The second essay in the dossier brings together critical perspectives and archival research agendas in Asian/Pacific studies and Latin American studies. Jason Oliver Chang’s essay, “Comparative Orientalism in Latin American Revolutions: Antichinismo of Mexico and El Salvador,” combines a Latin American studies approach that focuses on nationalism, state formation, and popular politics with an ethnic studies/Asian American studies approach that attends to ethnonationalism, citizenship, and racial exclusion. Chang’s article builds on a growing literature produced by scholars in Asian American, American, and ethnic studies, as well as traditional disciplines like history and anthropology, who analyze Asian migration to the America both comparatively and transnationally (Hu-Dehart 2012, 2009, 1989; López 2013; Siu 2005; Tinsman 2018; Young 2014; Ngai 2004). His comparative methodologies and archival research allow him to address a central theme in Latin American studies: the legacies of cultural, linguistic, and racial mixing that are classified as artistic, social, and communal forms of hybridity, syncretism, or mestizaje.
The many meanings of hybrid or mixed cultural productions have been taken up by anthropologists, art historians, historians, literary scholars, and religious studies scholars, among others, working in the colonial era to the present day. Writing some fifteen years ago, art historians Carolyn Dean and Dana Leibsohn (2003) argued for a critical understanding of hybridity in colonial Latin America as a set of conditions in which ideas and practices collide to produce something new—something that challenges the norms of the dominant culture. Recent work underscores the role of colonial violence, and its iterations by modern nation-states, in creating the necessary conditions for hybridity and mestizaje to unfold across social spaces. As art historian Ananda Cohen Aponte (2017, 73) argues, we cannot fully understand the nature of hybridity or mestizaje without first accounting for their “grounding in epistemic violence.” Historian Ben Vinson III’s new work, Before Mestizaje, likewise shows the ideological underpinnings of modern-day mestizaje as it emerged, slowly and unevenly, from the colonial sistema de castas (caste system). As Vinson (2017, 17) suggests, the methods used to write a social history of castas and mestizaje in colonial Mexico can be productively applied to other fields, “leading to similar conclusions or altogether different answers.”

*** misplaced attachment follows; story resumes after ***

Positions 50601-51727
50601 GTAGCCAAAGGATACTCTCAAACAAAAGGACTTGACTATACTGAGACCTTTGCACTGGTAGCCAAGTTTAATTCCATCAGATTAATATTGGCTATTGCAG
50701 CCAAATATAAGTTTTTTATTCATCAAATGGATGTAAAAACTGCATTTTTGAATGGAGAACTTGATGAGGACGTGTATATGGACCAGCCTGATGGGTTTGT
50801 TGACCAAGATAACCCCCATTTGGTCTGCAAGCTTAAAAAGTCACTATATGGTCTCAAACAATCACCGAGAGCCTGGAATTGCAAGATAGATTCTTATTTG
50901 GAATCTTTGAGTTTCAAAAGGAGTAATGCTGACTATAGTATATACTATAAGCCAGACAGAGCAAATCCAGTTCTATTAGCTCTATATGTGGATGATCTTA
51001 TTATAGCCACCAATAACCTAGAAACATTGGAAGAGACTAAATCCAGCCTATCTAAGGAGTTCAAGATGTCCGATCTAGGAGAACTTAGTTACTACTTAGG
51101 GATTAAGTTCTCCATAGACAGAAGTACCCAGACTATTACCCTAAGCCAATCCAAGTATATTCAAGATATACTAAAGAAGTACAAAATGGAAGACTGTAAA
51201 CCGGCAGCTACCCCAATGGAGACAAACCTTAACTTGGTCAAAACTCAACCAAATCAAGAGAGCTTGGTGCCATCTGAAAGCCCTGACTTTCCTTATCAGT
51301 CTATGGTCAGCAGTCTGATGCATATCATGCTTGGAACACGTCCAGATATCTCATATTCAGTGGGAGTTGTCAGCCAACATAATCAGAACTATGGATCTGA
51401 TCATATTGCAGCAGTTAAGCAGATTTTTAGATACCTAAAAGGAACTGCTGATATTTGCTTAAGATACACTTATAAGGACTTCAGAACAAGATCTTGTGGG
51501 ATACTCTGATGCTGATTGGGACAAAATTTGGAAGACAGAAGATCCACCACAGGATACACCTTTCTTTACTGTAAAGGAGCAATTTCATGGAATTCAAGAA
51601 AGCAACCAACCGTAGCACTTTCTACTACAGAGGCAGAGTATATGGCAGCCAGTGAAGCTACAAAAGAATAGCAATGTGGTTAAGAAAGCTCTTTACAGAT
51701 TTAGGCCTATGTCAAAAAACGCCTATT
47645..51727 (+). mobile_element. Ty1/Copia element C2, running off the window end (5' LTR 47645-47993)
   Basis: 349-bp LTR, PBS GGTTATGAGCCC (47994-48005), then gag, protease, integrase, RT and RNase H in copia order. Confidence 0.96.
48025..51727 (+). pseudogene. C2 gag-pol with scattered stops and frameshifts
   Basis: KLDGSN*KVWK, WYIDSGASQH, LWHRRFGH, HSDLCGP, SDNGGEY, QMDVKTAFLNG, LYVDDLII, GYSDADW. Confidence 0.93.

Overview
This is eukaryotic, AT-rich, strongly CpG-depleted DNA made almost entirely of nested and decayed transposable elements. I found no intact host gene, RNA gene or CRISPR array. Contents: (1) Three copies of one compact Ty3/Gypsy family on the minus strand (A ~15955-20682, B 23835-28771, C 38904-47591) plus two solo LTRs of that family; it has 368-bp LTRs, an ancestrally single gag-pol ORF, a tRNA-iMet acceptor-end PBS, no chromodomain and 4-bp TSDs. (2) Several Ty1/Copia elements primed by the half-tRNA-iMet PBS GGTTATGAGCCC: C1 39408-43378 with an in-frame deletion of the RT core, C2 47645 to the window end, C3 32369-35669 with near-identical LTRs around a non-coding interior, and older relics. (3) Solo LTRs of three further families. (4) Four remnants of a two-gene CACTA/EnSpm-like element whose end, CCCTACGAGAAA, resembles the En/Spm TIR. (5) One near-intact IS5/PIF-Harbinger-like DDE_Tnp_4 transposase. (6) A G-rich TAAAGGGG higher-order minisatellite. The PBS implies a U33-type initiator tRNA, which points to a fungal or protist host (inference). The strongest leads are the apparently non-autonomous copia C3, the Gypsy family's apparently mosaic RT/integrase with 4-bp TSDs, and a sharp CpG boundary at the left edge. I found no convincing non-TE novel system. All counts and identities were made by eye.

Building from his recent book Chino: Anti-Chinese Racism in Mexico, 1880–1940 (2017), Chang’s essay takes a critical comparative turn and juxtaposes the political and social deployments of anti-Chinese racism in postrevolutionary Mexico and El Salvador. By comparing the role of mestizo mythology after acts of state violence against Yaquis and Mayas in Mexico and Mayas and Pipiles in El Salvador, Chang provides new insight into the imaginative functions of mestizo identities and their consequences on the ground in these different geopolitical contexts, both for party leaders and grassroots activists. This framework of similarity and difference is made possible by Chang’s methodological approach to diverse forms of Latin American Orientalisms that are documented in twentieth-century archives, periodicals, and revolutionary writings. As he argues, anti-Chinese racism functioned as a discourse that circulated independently of the presence or absence of Chinese communities. In this way, Chang shows how officials in Mexico and El Salvador deployed a shared rhetoric of Sinophobia to shape different ideas about mestizo nation-statehood.